This post on St. Petersburg is the 3rd and final modern list guide from our recent travels which also include Stockholm and Helsinki.  There are many reasons to visit St. Petersburg: a robust and fascinating history, political importance, physical size and opulence, world class museums, theater… the list is long and primarily exclusive of anything modern.

Unfortunately for those of us interested in modern architecture, design, art, food and culture, St. Petersburg can be challenging, taxing even.  Recent design is minimal and spread out – and when we say recent, we mean within the last 150 years.  The city of 5 million inhabitants seems to have been frozen in time since Alexander II.  The “Venice of the North”, “Paris of the East”, or however travel agencies want to market it, doesn’t seem to have a personality of its own now that it has stepped out of its communist past.  Despite the well conceived urban plan and endless avenues of architectural grandeur, there seems to be an awkward gap between the city’s original intentions and the tedious reality, the emptiness behind the facades, the lack of urban soul.  Given the amount of time and expense it takes to get into Russia and the effort required to navigate St. Petersburg, we actually don’t recommend it to modern go-getters.  Your resources are better spent on the Scandinavian neighbors to the west.  However if you’re hell-bent on visiting (as we were) here’s a quick and dirty guide.

Mini-hotels have become popular in St. Petersburg as they are a bit cheaper and easier to book.  Our advice is to spend the extra Rubles and book at a larger hotel in the city center.  While more affordable, most of the mini-hotels are on the outskirts of town requiring a subway ride into the city center.

[photo by BUILD llc]

The outskirts of town are authentic but gray and dismal.  Beautifully boring but perhaps not the environment you want to come home to each evening.  A good resource for hotels is Tablet Hotels.

[photos by BUILD llc]

The subways are extraordinary in their monumental design and excruciating cleanliness.  Unfortunately most subways stations do not allow photography for reasons that were unclear to us – we snuck in a few shots despite the discouraging stares.

[photos by BUILD llc]

We’re not entirely sure how St. Petersburg made the Wallpaper* travel guide collection but it’s one of the only modern guides out there on St. Petes.  Although half of the establishments we searched for in the guide have since shut their doors, for ten bucks it’s still a good resource.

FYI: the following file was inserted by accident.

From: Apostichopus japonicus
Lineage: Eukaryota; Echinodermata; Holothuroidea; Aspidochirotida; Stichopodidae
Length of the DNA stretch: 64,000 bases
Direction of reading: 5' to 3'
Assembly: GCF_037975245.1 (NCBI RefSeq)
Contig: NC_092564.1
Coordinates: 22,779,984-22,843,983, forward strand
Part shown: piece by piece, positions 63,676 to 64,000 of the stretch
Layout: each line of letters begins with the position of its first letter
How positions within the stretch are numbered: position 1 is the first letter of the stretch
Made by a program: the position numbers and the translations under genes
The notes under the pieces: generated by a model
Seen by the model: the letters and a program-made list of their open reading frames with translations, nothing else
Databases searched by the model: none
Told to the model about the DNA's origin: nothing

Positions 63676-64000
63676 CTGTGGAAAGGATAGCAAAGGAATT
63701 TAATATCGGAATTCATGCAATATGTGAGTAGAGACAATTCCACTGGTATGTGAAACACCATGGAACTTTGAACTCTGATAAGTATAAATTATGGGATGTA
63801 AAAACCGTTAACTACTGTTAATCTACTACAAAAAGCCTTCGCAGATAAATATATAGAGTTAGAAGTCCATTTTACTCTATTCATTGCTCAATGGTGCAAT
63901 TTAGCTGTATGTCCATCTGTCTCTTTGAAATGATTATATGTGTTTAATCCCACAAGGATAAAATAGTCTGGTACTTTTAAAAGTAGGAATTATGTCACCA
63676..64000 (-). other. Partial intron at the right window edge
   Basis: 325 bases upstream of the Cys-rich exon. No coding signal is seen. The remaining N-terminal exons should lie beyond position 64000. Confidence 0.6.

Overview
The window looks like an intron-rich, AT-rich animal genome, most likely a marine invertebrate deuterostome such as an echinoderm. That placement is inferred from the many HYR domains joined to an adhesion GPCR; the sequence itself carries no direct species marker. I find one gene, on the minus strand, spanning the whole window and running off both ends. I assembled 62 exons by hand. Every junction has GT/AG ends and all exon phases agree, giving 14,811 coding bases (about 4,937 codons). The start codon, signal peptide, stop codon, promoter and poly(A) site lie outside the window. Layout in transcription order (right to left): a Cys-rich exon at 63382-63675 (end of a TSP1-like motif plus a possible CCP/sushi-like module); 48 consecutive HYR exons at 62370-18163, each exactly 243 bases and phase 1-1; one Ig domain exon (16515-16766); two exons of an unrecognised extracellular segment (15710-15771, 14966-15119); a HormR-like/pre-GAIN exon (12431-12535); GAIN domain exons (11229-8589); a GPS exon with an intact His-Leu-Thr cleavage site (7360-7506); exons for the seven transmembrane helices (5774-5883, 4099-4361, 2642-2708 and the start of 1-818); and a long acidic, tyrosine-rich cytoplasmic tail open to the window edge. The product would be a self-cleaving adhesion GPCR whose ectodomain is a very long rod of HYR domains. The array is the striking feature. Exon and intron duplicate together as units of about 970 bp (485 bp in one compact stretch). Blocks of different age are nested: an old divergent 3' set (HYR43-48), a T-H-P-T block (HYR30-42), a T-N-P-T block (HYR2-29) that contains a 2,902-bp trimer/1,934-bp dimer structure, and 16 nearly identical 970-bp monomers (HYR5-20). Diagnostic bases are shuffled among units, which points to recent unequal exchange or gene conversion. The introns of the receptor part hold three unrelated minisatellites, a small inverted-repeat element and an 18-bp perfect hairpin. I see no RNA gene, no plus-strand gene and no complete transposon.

One of the few modern buildings in the city is known appropriately as Vanity, which houses high end retailers and a gorgeous café/restaurant on the roof.  The views from the circulation spaces and café are very pleasing.

[photo by BUILD llc]

Located in the residential area on the bank of the Neva River is the Barcode Building, a collection of offices and shops by Vitruvio & Sons completed in 2005.

[photo courtesy of Alexey Naroditsky]

If the weather is nice, Aquarel (14a Dobrolubova Prospekt) will take care of you for lunch and dinner.  The reticent service industry in St. Pete’s requires constant effort from the patron’s side, which is a bit upsetting when you calculate the prices.  But the food is good and the atmosphere is pleasant.

[photo by BUILD llc]

Tucked behind a traditional façade, the modern interior of the Fasol Café is a welcomed find (17 Gorokhovaya Ulitsa).

[photos by BUILD llc]

The Hermitage cafe sits within the Palace Square at Dvortsovaya Pl. 8

[photo by BUILD llc]

The amount of walking necessary to hunt down the modernism in St. Pete’s is excessive.  Russian drivers also have a different relationship with human safety and a pedestrian’s right-of-way.  Subsequently the drama of finding these interiors is either a tremendous victory or quite frustrating.  This is where the vodka comes in.

Day Night (Posadaskaya Str 6)

Maison Martin Margiela (Bolshaya Konushennaya ulitsa, 2)

Mania Grandiosa Shoe Salon (Nevsky avenue, 41 & Bolshoy 1)

Di Versia Shoe Salon (Vladimirsky Avenue, 8)

While the line to enter the Hermitage can be up to 3 hours long the Russian Museum rarely has a line at all. The Russian museum has an outstanding collection of traditional and modern work.  It also has a nice collection of Russian contructivism and subsequently has yet another edge over the Hermitage – that everything in the collection isn’t stolen.